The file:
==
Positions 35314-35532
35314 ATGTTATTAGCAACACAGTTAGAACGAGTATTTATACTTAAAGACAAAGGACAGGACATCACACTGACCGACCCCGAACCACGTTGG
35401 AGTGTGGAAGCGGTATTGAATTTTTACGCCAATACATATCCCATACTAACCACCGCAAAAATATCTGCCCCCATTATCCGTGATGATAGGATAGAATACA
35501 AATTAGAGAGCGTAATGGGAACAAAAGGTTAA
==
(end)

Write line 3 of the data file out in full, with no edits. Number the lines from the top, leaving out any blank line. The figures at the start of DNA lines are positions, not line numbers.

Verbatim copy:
35401 AGTGTGGAAGCGGTATTGAATTTTTACGCCAATACATATCCCATACTAACCACCGCAAAAATATCTGCCCCCATTATCCGTGATGATAGGATAGAATACA